(292 words)

, abū bakr ʿāṣim b. bahdala abi ’l-nad̲j̲d̲j̲ūd al-asadī , a mawlā of the Banī Ḏj̲ud̲h̲ayma of the Asad. Some say Bahdala was his mother’s name and his father’s name ʿAbd Allāh, though he was known Abu ’l-Nad̲j̲d̲j̲ūd. He is said to have been a dealer in wheat ( ḥannāṭ ) who succeeded as-Sulamī as head of the Kūfan School of Ḳurʾān Readers, where his preeminence in Ḳūrʾānic studies secured him a place as one of the Seven Readers whose systems became canonical. Indeed through his pupil Ḥafṣ [q.v.] his system of pointing and vowelling the Ḳurʾānic text has become the textus receptus in Islam. He …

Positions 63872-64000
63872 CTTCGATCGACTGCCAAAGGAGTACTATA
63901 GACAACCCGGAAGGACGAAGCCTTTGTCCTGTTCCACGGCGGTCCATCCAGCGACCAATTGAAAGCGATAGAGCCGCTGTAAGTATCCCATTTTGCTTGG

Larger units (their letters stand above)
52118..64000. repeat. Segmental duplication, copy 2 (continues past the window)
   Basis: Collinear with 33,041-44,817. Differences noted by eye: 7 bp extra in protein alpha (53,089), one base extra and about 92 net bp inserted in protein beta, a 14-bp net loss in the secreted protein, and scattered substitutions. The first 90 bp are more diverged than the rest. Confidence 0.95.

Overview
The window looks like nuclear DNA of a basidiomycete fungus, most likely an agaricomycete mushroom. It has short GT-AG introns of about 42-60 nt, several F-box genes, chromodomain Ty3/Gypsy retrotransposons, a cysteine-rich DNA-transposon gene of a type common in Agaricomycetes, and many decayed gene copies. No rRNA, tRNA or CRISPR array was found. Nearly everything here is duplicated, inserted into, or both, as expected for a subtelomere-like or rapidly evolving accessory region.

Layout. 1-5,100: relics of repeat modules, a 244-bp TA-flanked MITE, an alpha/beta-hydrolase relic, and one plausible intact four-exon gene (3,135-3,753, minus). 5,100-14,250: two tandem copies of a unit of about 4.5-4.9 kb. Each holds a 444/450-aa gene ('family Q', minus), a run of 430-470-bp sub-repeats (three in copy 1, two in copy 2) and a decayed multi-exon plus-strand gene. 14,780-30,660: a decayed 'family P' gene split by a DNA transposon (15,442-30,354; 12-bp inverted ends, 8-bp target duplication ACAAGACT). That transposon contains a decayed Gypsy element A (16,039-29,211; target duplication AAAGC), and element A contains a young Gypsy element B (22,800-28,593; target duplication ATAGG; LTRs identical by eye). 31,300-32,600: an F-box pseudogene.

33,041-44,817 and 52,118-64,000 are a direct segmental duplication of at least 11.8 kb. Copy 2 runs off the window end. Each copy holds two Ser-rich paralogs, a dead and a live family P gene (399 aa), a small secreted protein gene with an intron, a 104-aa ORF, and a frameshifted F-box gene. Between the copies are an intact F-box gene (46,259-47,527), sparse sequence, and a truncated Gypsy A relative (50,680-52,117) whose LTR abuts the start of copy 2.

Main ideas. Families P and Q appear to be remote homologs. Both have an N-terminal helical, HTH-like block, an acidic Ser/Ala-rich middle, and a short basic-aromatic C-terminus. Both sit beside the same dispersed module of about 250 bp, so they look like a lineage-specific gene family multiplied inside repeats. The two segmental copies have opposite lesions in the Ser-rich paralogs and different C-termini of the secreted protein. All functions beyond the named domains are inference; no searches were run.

Cite this page
Jeffery, A., “ʿĀṣim”, in: Encyclopaedia of Islam, Second Edition, Edited by: P. Bearman, Th. Bianquis, C.E. Bosworth, E. van Donzel, W.P. Heinrichs. Consulted online on 11 December 2018 <http://dx.doi.org/10.1163/1573-3912_islam_SIM_0801>
First published online: 2012
First print edition: ISBN: 9789004161214, 1960-2007

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